“You have nothing to fear, but fear itself.”
-President Franklin D. Roosevelt, Fireside Chat
Fear is the mind-killer. Conquering fear is essential in survival. Eleanor realized that at an early age. She spent her life fighting her “fight or flight” responses with detached responses. By facing the experiences and trauma that represent fear, she rose above her emotions and pressed on to constructive action. A lifetime of this behavior provided this First Lady with emotional stability through decades of extreme difficulties and despair. Five fears almost overwhelmed Eleanor.
Fear of Inadequacy
The first wave of fear that Eleanor faced stayed with her all of her life. The roots began in her childhood with parents who were the perfect social couple, but argued in the home. As a youngster, Eleanor tried to soothe the migraine headaches that plagued her mother. She watched her father’s moods swing wildly from day to day. The death of Eleanor’s brother deepened the dynamics of the family. Known to her mother as “Granny”, Eleanor realized that she did not measure up to the family’s social expectations.
When her parents died, leaving her an orphan at age eight, her Grandmother became her guardian and deepened the sense of inadequacy seeded in young Eleanor. Boarding school as a teen reversed some of these feelings to the extent that Eleanor could state: “No one can make you feel inferior without your consent.”
Fear for the Downtrodden
The second overriding fear in Eleanor’s life was her concern for the downtrodden. As a single woman she joined the Settlement Movement in NYC that worked with poverty and immigrant families. She became known in the social reform circles, but not in the society circles. Her marriage to Franklin Delano Roosevelt closed off her heart-felt work for ten years as she began a family.
With WWI, she volunteered for the Red Cross and Navy Relief, which allowed her to serve others. Meeting Mary McLeod Bethune, Eleanor found a friend to work in the service of those who needed help to realize their potential. She believed that: “In the long run, we shape our lives, we shape ourselves. The process never ends until we die. And the choices we make are our own responsibility.”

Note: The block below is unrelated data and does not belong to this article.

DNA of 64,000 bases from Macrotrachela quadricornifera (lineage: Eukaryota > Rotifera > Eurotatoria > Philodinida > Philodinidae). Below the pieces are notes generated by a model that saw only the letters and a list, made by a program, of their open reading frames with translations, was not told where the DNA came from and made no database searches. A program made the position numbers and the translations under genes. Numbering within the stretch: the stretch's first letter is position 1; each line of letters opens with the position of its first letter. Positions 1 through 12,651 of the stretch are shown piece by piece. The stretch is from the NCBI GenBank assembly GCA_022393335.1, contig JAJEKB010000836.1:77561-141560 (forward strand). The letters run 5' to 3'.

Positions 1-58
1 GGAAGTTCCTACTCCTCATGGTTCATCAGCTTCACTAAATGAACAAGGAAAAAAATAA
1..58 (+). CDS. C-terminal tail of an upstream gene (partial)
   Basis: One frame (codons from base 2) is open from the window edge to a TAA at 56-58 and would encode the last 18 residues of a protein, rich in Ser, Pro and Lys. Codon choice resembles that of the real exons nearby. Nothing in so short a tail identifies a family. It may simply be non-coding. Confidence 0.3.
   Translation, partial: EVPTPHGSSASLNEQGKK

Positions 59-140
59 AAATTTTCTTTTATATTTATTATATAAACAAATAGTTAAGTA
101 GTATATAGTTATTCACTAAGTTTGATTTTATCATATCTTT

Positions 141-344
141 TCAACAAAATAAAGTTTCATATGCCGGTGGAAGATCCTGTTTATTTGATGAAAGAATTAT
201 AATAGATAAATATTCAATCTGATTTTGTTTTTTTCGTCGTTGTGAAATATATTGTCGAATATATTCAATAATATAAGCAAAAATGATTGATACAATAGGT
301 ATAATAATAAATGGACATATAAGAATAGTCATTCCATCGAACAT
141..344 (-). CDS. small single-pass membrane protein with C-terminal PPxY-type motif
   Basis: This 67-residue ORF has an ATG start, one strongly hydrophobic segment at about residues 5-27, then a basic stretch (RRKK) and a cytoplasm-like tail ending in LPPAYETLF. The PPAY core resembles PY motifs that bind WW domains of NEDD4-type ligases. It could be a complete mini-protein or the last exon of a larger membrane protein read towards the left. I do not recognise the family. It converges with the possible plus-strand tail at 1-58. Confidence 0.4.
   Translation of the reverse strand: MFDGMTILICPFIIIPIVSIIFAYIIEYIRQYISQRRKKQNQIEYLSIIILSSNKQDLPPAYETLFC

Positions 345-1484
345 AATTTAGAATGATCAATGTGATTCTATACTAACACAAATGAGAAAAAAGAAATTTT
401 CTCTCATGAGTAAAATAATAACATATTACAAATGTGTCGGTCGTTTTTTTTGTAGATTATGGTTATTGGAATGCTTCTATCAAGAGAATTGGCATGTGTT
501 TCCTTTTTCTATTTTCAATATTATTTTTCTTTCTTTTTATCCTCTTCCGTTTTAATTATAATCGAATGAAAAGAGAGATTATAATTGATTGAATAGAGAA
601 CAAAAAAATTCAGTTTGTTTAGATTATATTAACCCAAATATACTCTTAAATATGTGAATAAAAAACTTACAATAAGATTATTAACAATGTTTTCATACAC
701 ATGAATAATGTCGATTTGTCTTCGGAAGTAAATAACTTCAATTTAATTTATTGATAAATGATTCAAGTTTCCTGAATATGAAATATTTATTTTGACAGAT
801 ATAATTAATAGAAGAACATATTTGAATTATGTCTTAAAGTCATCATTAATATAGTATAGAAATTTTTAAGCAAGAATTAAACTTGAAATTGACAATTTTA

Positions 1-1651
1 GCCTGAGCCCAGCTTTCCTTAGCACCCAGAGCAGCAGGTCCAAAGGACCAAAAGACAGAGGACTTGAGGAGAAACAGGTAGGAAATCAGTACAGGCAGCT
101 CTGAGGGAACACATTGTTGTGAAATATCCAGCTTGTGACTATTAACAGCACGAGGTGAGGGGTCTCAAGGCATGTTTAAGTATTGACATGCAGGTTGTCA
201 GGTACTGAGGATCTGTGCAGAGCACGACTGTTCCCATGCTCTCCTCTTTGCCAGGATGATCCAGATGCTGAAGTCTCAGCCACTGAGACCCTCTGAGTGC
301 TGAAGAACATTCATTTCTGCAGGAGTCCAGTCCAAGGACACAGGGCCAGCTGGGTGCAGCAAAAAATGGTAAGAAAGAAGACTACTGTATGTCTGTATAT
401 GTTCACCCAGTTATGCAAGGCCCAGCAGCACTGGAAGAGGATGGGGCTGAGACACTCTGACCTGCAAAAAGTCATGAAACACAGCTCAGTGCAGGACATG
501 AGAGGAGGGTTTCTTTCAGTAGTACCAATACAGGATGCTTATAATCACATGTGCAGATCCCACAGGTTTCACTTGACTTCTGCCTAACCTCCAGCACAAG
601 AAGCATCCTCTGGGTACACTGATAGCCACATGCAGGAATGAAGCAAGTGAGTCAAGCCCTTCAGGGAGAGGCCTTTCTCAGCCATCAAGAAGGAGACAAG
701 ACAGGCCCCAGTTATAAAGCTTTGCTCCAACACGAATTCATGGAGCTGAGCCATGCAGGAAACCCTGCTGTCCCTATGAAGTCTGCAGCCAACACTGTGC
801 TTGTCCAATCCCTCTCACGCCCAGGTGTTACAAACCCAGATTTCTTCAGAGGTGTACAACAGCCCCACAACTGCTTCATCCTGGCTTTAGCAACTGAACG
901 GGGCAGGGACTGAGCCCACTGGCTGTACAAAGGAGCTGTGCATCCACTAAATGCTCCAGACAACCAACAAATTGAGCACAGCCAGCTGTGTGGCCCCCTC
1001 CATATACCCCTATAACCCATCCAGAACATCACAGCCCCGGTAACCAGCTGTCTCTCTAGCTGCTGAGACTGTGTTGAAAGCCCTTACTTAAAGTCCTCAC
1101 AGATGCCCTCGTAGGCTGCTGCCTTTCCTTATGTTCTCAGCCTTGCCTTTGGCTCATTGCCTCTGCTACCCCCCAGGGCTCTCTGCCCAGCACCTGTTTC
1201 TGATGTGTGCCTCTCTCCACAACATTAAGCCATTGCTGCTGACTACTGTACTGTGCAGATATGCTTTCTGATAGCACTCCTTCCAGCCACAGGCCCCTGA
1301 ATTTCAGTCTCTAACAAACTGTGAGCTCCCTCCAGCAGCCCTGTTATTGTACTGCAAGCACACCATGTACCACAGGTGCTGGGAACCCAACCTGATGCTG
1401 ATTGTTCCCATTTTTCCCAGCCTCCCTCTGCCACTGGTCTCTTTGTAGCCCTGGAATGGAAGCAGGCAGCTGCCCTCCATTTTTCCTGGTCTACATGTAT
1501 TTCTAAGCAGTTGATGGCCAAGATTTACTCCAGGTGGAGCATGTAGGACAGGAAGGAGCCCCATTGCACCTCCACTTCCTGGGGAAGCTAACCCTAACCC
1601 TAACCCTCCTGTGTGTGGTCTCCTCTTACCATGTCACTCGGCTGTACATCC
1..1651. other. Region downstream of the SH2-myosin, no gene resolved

Fear of the Great Depression
The third fear that plagued Eleanor was the Great Depression. The depth of the despair and desperation tugged at her heart and mind. Using all her powers of First Lady, Eleanor set about writing and speaking to bolster the courage of the women of the nation. She pressed her President husband to enact bills that would relieve the suffering of families. As difficult as it was, she stood by mothers who buried children who died from dust pneumonia.
Whether the cause included the WWI veterans, West Virginia coal miners, migrant workers, literacy in East Kentucky, or soup kitchen recipients, Eleanor wore her ten dollar dresses and went out among the people. She believed, “The unemployed are not a strange race. They are like we would be if we had not had a fortunate chance at life.” The downtrodden included those like Marian Anderson who faced racial prejudice. Eleanor wondered: “When will our consciences grow so tender that we will act to prevent human misery rather than avenge it.”
Fear of Losses
The fourth fear that Eleanor Roosevelt faced was the fear of losses. One personal loss that attacked her own feelings of inadequacy was when she found love letters between her personal secretary and FDR. Knowing that the marriage was over paled in comparison to the sense of fear from German submarines, military losses, deployments, refugees, and internment camps. World War II brought heavy losses in every area of life. As Eleanor spoke to the women of this nation, her advice was clear. “You cannot escape a clutch of fear at your heart. And yet I hope that the certainty of what we have to meet will make you rise above these fears.”
Fear of Life Alone
The final fear that Eleanor faced was that of life alone. Shortly after the war, FDR died. The loss of her husband, a home in the White House, the company of grown children, the feeling of never meeting expectations of her family, and a sense of purposelessness threatened to overtake the woman who now lived alone. Diving into the work that she had loved as a single young woman, Eleanor took the commission of American representative to the United Nations on Human Rights. Her life had come full circle. She had faced her fears and conquered them. “The purpose of life, after all, is to live it, to taste experience to the utmost, to reach out eagerly and without fear for newer and richer experiences.”
A shy young orphan becomes First Lady of the United States and teaches women how to be fearless. Eleanor Roosevelt.
“You gain strength, courage and confidence by every experience in which you really stop to look fear in the face. You are able to say to yourself, ‘I have lived through this horror. I can take the next thing that comes along. You must do the thing that you think you cannot do.” -Eleanor Roosevelt